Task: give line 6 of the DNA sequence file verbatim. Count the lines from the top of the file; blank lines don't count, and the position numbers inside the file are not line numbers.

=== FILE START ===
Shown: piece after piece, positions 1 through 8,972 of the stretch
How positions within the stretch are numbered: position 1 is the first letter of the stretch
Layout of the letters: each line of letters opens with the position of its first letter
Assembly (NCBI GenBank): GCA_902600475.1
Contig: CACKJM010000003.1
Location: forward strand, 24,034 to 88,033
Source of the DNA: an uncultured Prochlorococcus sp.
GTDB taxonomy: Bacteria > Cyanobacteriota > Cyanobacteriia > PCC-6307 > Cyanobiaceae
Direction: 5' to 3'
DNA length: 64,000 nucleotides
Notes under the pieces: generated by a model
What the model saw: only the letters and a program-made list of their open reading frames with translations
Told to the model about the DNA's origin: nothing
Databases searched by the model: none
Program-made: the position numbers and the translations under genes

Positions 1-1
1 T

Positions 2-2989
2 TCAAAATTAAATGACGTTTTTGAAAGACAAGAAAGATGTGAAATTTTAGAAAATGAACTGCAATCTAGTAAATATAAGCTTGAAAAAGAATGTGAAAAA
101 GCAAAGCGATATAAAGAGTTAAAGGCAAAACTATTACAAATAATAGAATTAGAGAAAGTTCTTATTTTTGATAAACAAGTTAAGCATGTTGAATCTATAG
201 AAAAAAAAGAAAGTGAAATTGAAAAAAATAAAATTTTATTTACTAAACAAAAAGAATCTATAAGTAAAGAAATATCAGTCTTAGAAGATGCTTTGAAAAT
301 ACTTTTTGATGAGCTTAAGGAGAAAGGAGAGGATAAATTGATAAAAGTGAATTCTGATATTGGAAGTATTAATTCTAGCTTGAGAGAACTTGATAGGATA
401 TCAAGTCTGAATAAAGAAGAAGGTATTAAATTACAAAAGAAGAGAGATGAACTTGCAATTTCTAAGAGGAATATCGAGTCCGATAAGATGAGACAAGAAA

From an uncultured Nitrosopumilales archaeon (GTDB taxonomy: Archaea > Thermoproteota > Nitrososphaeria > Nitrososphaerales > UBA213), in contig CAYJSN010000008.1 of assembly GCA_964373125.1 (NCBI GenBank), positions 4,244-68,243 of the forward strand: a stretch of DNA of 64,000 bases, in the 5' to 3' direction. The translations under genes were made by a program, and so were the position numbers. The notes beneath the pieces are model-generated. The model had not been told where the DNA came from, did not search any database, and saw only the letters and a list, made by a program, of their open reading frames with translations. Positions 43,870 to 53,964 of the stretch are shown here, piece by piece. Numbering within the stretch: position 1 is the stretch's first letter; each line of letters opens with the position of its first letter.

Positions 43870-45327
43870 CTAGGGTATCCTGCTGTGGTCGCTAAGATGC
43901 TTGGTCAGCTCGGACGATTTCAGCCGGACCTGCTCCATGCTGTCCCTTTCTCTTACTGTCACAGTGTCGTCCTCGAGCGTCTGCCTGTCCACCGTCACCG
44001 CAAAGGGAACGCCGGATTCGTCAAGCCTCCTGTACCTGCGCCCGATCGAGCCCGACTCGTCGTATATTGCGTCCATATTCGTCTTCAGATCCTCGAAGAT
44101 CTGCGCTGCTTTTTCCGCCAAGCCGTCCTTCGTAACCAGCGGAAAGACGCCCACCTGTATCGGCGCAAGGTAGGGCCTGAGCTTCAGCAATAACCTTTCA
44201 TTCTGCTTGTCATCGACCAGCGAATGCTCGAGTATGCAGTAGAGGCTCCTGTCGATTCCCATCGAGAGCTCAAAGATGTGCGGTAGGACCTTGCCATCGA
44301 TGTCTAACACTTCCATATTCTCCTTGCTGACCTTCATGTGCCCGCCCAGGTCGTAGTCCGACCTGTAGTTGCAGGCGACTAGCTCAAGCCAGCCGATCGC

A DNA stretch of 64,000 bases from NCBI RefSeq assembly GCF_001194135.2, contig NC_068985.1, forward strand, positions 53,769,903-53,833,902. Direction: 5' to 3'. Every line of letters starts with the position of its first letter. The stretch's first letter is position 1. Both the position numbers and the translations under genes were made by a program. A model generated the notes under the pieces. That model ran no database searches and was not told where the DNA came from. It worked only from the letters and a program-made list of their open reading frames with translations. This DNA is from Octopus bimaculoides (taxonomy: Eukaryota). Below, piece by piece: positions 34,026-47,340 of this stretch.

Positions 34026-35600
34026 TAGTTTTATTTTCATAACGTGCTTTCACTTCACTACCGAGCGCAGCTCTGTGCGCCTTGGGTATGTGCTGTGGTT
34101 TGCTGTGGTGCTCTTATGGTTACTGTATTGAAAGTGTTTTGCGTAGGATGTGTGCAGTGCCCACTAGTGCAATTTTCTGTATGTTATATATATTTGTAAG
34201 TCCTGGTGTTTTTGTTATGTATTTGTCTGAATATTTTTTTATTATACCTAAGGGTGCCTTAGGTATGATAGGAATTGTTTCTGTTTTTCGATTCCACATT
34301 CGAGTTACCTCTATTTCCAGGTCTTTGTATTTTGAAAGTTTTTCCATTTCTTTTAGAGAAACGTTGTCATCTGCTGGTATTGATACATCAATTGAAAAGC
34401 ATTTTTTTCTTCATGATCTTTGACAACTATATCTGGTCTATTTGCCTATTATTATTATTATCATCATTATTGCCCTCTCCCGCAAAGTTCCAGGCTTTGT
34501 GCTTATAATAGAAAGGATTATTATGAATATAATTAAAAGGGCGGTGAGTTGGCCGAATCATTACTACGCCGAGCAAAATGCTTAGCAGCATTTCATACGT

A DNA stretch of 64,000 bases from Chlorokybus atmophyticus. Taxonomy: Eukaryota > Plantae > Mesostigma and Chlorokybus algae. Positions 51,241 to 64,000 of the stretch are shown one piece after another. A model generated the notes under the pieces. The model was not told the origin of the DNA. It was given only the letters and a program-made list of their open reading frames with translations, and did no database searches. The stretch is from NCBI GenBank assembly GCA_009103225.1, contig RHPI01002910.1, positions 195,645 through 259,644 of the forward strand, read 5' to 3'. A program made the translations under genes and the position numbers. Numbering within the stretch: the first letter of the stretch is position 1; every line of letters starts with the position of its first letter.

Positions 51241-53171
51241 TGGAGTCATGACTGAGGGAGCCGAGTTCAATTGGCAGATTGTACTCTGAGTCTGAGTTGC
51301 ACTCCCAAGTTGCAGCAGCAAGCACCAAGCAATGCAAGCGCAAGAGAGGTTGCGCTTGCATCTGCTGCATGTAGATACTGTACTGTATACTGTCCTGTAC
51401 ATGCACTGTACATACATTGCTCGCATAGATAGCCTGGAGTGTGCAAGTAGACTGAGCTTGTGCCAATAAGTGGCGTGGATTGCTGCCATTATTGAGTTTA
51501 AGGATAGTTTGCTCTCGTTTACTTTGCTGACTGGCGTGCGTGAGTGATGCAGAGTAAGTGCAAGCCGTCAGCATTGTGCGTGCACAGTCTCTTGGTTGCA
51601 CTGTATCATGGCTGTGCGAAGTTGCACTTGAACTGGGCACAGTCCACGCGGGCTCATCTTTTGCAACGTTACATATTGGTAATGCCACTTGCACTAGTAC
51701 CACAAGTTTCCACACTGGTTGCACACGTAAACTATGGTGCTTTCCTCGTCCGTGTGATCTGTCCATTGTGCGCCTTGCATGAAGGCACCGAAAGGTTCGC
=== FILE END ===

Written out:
Location: forward strand, 24,034 to 88,033